Mon, Oct 24 at noon:
Academic innovation & the global public research university, James Hilton
Brown, S.L., Roger L. Brown, James S. House, and D.M. Smith. 2008. "Coping with spousal loss: Potential buffering effects of self-reported helping behavior." Personality and Social Psychology Bulletin, 34(6): 849-861.
The present study examined the role of self-reported helping behavior in attenuating the helper's depression following spousal loss. Using archival data from the Changing Lives of Older Couples sample ( N = 289), the study shows that among bereaved participants who had experienced high loss-related grief, helping behavior ( providing instrumental support to others) was associated with an accelerated decline in depressive symptoms for the helper from 6 months to 18 months following spousal loss. This relationship between giving help and recovery from depression was independent of support received, as well as measured health, and interpersonal and demographic factors. Implications of these results for theoretical approaches to the study of close relationships and well-being are discussed.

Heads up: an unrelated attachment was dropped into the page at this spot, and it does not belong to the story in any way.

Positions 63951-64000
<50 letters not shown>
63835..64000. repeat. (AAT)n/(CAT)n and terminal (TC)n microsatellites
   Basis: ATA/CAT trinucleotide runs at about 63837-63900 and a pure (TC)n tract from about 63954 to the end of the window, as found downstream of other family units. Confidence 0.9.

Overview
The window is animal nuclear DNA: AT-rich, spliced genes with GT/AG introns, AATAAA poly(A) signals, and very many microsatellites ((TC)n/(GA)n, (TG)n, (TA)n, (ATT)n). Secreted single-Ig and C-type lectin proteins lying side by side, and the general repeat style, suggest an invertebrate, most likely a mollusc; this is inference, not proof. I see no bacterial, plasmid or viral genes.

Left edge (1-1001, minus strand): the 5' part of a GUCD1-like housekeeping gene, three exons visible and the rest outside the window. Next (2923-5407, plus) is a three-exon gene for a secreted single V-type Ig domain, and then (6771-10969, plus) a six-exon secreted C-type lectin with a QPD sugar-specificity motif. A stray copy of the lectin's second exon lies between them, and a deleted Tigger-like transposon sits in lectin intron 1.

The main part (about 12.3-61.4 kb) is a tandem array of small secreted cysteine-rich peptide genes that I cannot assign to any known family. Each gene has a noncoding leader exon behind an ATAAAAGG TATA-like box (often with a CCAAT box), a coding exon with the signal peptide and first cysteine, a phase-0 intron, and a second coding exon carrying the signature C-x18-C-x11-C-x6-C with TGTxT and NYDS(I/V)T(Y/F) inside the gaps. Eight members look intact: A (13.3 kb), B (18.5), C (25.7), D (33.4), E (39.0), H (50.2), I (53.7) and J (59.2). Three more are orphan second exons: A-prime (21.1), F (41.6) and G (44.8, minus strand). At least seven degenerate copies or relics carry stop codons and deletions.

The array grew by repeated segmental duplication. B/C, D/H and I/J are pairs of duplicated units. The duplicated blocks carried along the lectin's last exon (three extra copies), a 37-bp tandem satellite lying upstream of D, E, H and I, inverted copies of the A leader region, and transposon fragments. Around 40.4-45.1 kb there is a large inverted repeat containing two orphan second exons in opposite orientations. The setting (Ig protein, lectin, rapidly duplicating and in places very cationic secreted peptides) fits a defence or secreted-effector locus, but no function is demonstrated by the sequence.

Country of focus: United States of America.